Goodreads.com sucks. From it’s hideous brown (tan?) layout, to a mobile app that lacks creativity, coupled with a community that can either be friendly or hostile, it simply sucks. For years, I’ve struggled to update my list of books, and interact with friends there.
For the record, Goodreads is a behemoth in the book catalog industry. It’s backed by Amazon and sports one of the largest online communities of book readers. I’ve never been a fan, nor had a say-so in joining them. I’m one of the readers who came along after the acquisition of Shelfari, Amazon’s now defunct version of what Goodreads is today. Shelfari was a wonderful creation, the product of a smaller company who would eventually be gobbled up by a corporate entity.
While I’d like to take a trip down memory lane, and reminisce about the wonderful visual aspects of Shelfari, including an actual virtual bookcase, I’m not against a smaller company (or companies) moving forward and making profit. What I am against is the lack of progress, development, and blatant questionable control over readers opinions.
By simple chance, I stumbled upon a fairly new network one evening, known as Litsy. Owned by LibraryThing, a competitor to Goodreads, the network touts itself as an “Instagram meets Goodreads.” I was intrigued and decided to give it a go and haven’t been disappointed.
The app is what’s advertised. It’s a newsfeed of users pics involving “book hauls” or staged cover shoots. The genius in this, is that users can express themselves visually with no limit to their creativity. There’s selfies, cosplay photos of favorite characters, event shoots, even quotes using bold text and imagery. As expected, Litsy has it’s own camera with options to upload or snap a pic with an editor.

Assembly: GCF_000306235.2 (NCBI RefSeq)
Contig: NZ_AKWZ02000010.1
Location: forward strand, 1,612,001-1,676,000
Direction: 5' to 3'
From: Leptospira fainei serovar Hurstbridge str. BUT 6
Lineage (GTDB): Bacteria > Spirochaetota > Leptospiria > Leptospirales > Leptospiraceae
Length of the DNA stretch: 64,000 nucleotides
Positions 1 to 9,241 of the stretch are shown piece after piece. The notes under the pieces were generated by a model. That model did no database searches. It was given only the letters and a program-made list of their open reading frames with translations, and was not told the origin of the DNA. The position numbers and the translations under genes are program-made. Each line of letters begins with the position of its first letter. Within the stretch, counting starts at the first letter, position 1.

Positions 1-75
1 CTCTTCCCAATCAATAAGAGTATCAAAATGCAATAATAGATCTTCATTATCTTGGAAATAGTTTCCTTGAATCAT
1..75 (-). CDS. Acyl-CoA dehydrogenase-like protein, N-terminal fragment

I should note, that in personal use of the camera, there’s room for improvement. I found that cropping, results in a “blown up” appearance on photos, and I eventually scrapped cropping altogether within the app. I instead use an external editor on my device. This by no means, is a deal breaker.
Similar to Goodreads, users have a profile, and a list of books separated by “want to read” or “have read.” The rating system is highly simplified compared to the star ratings on Goodreads. Users simply determine a book as a pick, pass, so-so, or a flat-out “I bailed.” Additionally, users can post detailed reviews of 500 characters or less (that’s what a blog is for should you require more than that), a general blurb or a random status/statement on a book, or a quote.
Social networks however, are only as good as their community. In a short time, I’ve been welcomed by the “Litsy Welcome Wagon” through the use of user-generated tagging. Making friends is not a challenge here as users appear very open to adding new people. Some large names including Powells and the San Francisco Public Library have profiles, along with a number of authors and publishing firms. To test the “friendliness” of the community, I’ve given some poor reviews to recently finished books (which deserved it), and thus far have not received any backlash.
Before you delete your Goodreads account though, keep in mind that Litsy is a closed network. You can share your posts on Facebook or Twitter, but users will only see that one particular post. There’s room for further social integration and perhaps one day we will see public profiles, and widgets. Lists, and recommendations appear to be missing as well, unless a user suggests such items within a post.
One thing is for certain though, Goodreads will be my “widget” friendly network for blogging purposes, but my reviews, updates, the “go-to” app going forward is Litsy.
Interested in getting a free account? Download the app here, available for both Apple and Android systems respectively. And don’t forget to follow me, user name is Cloudia.